Six months into the Trump presidency and you are already hearing a lot about Watergate, "the original recipe of gates," Samantha Bee said on Wednesday's Full Frontal. "But the thrilling discovery that Nixon's presidency was cut short after a mere 67 months in office may be making liberals a bit giddy." Full Frontal sent correspondents Mike Rubens and Ashley Nicole Black to a Trump impeachment rally in California, and they went back and forth between asking questions and openly rolling their eyes.
Impeachment would require an improbable chain of events beginning with House Speaker Paul Ryan, passing through Senate Majority Leader Mitch McConnell, and ending up with Republicans voting to convict and sack their own president, Rubens notes. "That's why more presidents have been removed from office by cholera than impeachment." Still, the liberals at the rally persisted, undeterred. "Maybe the allure of an impossible dream was much easier to get behind than the reality of fighting for incremental change," Rubens suggested. But at least they found one young marcher who made sense. Watch the impossible high hopes and ignored practical suggestions below. Peter Weber
It's hard to defend something that you don't understand, Seth Meyers said on Thursday's Late Night, which is likely why President Trump is having such a hard time making a convincing case for the Republican health-care bill.
Meyers makes the case that Trump clearly knows nothing about health care; the president uses the vaguest terms to talk about it, never gives any details, and skims the surface of the issue. He probably shouldn't bring it up anyway — a USA Today poll that came out Wednesday said only 12 percent approve of the Senate Republicans' plan. "Twelve percent? His health-care bill is an iPhone in a horror movie," Meyers said. "It's going to hit zero and everyone is going to die."
When Trump does talk about health care, he liberally uses adjectives like "good," "great," and "fantastic," making him sound like "a high school student who didn't read the book, or have the book, or know how to read," Meyers said. Trump's fellow Republicans are willing to call him out for this, too; several senators have spoken to the media and said after talking with him about health care, he seems to have little understanding of the principles and usually isn't taken seriously. He's also making promises he has no way of keeping by convincing polar-opposite moderate and conservative Republicans that he's willing to make the changes they both want. "He's less like a CEO and more like a mall Santa," Meyers said. "A bike? Sure. Train set? No problem. I'm not real? You guessed it."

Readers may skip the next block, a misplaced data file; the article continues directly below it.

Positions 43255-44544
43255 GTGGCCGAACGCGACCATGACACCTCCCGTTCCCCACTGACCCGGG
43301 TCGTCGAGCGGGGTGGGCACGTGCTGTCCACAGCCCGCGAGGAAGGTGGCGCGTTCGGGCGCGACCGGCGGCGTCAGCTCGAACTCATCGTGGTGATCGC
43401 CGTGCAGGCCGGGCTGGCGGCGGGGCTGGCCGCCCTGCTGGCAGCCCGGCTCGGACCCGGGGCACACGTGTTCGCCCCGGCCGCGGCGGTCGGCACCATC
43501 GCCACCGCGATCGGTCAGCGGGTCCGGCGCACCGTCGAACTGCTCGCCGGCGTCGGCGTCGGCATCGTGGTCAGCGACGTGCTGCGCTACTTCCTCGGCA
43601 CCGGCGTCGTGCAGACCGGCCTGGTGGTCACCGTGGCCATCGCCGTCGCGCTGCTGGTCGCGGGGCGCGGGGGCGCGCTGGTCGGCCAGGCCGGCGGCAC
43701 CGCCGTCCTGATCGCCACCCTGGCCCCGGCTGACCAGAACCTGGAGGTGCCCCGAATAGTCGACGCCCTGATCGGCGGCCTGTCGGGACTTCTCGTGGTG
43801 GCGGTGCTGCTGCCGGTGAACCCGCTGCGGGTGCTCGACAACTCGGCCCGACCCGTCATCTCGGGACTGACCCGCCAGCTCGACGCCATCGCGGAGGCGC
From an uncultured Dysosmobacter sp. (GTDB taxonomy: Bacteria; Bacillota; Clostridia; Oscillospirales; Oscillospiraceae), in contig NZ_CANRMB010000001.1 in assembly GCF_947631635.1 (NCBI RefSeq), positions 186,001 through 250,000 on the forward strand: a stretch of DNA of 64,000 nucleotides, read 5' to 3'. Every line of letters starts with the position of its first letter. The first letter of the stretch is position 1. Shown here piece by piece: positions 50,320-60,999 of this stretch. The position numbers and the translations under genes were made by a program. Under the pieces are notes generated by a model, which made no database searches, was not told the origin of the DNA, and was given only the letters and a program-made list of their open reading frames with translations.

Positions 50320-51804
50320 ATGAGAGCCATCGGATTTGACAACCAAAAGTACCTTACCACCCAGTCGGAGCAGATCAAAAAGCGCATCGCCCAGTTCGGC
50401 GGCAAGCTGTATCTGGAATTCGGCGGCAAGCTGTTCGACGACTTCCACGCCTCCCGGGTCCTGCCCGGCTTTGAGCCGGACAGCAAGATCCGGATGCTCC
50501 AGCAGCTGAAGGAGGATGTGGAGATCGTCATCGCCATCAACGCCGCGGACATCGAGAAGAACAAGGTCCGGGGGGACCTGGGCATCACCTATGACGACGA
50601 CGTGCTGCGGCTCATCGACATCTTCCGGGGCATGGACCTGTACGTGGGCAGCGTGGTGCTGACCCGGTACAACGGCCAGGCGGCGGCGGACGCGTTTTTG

So why does Trump still have support from Republicans, even though he doesn't understand health care and his Twitter rants have "gone from confusing to, 'Mommy, why is the man on the subway yelling so loud and where are his underpants?'" Watch the video below for Meyers' theory. Catherine Garcia
If Republicans actually pass their health-care bill and more than 20 million people no longer have health care, "folks are going to have to look for alternative medical treatment like prayer, or being rich, or praying to become rich," Stephen Colbert said on Tuesday's Late Show. "Well, in these dark days of doubt, thank goodness for Gwyneth Paltrow and her lifestyle brand, Goop." The product he focused on is Body Vibes stickers, which Goop describes as "wearable stickers that promote healing," promising such benefits as curing hangovers, promoting mental focus, and even hydration. "Man, I'm so thirsty I need a big tall box of stickers," Colbert joked.
"Previously, if you wanted wearable stickers that promote healing, you had to buy a box of band-aids," Colbert deadpanned. But for a 10-pack of Body Vibes stickers, you'll have to fork over $60. "For that price, you're going to want to pick up their anti-anxiety sticker for the panic attack you'll get when you realize you spent your rent money on stuff they give children free at the dentist," he said. He entertained himself and his audience by digging into the claims, including that the stickers use a NASA technology that NASA scientists say doesn't exist and call "BS," and something about cells vibrating like forks. "Yes, Goop has apparently consulted with top fork scientists to create these stickers," Colbert said, "so what Goop is saying is, Buy these stickers and go fork yourself."
"Well, as you know, I, too, have a celebrity lifestyle brand, Covetton House," Colbert said, "and Goop has inspired us to expand our own product line." That's when the mockery really begins. Watch below. Peter Weber
The Senate Republicans' health-care plan is "almost comically villainous," Seth Meyers said Monday night, with its tax cuts for the wealthy paid for by gutting Medicaid.
"The only way this bill could be more cartoonishly evil is if it mandated tying damsels in distress to railroad tracks," he said on Late Night. On Monday, the Congressional Budget Office release its report projecting that the GOP plan would leave 22 million more people uninsured over the next 10 years, and that's "savage," Meyers said, and precisely why Senate Majority Leader Mitch McConnell (R-Ky.) kept the bill under wraps until last Thursday, pushing for a vote sometime this week. "This bill is like a Slipknot tramp stamp," Meyers said. "You definitely want to hide it, and the people who've seen it are terrible people." Watch the video below for more on the CBO score, and how former President Barack Obama sneakily trolled President Trump. Catherine Garcia